Capturing Light Itself: Photography at 1,000,000,000,000 FPS

Light moves fast — like really fast. 299,792,458 meters per second in a vacuum, to be exact. Capturing it might seem like a pipe dream, but one MIT professor has done it by doing something remarkable: creating a camera that shoots at 1 trillion frames per second.

You thought your 1D X Mark II or D5 was fast? You ain't seen nothing yet. Ramesh Raskar has created an incredible camera and technique he calls "Femto Photography," in which a laser fires pulses that last less than a trillionth of a second every 13 nanoseconds. Each pulse lights the scene, and through catching many narrow horizontal exposures and some mathematical reconstruction, a 2D movie of about 480 frames is created, each frame having an exposure of less than 2 picoseconds (trillionths of a second). Even light itself only travels 0.6mm in that time.

The result is something remarkable: you can watch a pulse of light as it moves. It's so fast that something bizarre sometimes happens: it appears that events happen in reverse order. This is because the camera sees events so quickly that the varying distances the light must travel from different spots in the frame to the sensor is no longer negligible, requiring corrections to be made in the final image. It turns out that this technique has some very interesting possibilities, including anything from seeing around corners to less invasive medical imaging. Check out the video above to see the results.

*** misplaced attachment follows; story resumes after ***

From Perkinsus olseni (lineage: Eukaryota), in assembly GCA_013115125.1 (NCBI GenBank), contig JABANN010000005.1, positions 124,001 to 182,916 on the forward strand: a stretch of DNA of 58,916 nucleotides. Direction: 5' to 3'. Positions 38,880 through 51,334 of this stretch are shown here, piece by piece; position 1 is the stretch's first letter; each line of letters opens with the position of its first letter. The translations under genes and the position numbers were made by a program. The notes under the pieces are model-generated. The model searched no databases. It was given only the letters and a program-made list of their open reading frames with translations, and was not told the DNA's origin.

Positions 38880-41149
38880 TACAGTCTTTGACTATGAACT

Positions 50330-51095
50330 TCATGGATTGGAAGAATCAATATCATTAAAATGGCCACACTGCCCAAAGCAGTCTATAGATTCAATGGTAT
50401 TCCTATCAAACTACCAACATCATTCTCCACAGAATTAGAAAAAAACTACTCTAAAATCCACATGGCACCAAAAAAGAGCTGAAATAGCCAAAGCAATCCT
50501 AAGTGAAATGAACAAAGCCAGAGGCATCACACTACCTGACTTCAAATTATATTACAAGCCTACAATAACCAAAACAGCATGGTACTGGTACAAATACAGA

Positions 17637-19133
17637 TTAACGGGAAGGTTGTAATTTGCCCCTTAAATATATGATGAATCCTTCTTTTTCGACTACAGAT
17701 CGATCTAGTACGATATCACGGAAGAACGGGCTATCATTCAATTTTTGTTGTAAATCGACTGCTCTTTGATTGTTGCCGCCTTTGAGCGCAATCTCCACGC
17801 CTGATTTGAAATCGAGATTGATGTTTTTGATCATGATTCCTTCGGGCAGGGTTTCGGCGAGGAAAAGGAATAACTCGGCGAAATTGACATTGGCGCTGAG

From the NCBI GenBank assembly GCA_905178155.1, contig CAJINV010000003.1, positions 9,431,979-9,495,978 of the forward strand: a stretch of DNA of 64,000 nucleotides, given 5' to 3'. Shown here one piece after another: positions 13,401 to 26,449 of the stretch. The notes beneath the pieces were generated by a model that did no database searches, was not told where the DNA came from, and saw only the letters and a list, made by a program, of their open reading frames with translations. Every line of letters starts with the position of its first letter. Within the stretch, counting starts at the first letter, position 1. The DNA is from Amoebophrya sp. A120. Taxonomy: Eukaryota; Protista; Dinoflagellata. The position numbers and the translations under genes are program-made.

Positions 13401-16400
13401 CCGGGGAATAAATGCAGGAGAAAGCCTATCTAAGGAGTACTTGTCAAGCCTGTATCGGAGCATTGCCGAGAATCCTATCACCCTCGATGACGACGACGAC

[via MIT]

Alex Cooke's picture

Alex Cooke is a Cleveland-based portrait, events, and landscape photographer. He holds an M.S. in Applied Mathematics and a doctorate in Music Composition. He is also an avid equestrian.

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So this is fast stop motion photography. Basically.

No, stop motion video involves moving the subjects themselves between frames to create the illusion of motion.

But this isn't video of a single event. It's individual images of separate laser firings put together to create a video of a single laser firing.

It's more akin to a scanning back or loosely to compositing, but there's no connection to stop motion. Stop motion involves a method of creating motion through manipulation of what is captured, this method is concerned with how it's captured; there is no subject manipulation.

Yeah I get it. I'm just pointing out that it's not a video on a single event. And as you point out it's not technically stop motion. The truth is someplace in the middle.

I think the OP understood what he was saying. He just phrased it poorly.

Patrick Hall already wrote an article about this back in December 2011. Man I've been on Fstoppers for waaay too long to even remember this. =)

I am pretty sure this was written about several years ago.

Quick! We need a plastic bottle, stat! The light isn't going to wait for anything! Someone run to the vending machine!

Whats with the old already fstoppers posted video? Someone forgot to reasearch their own website lol.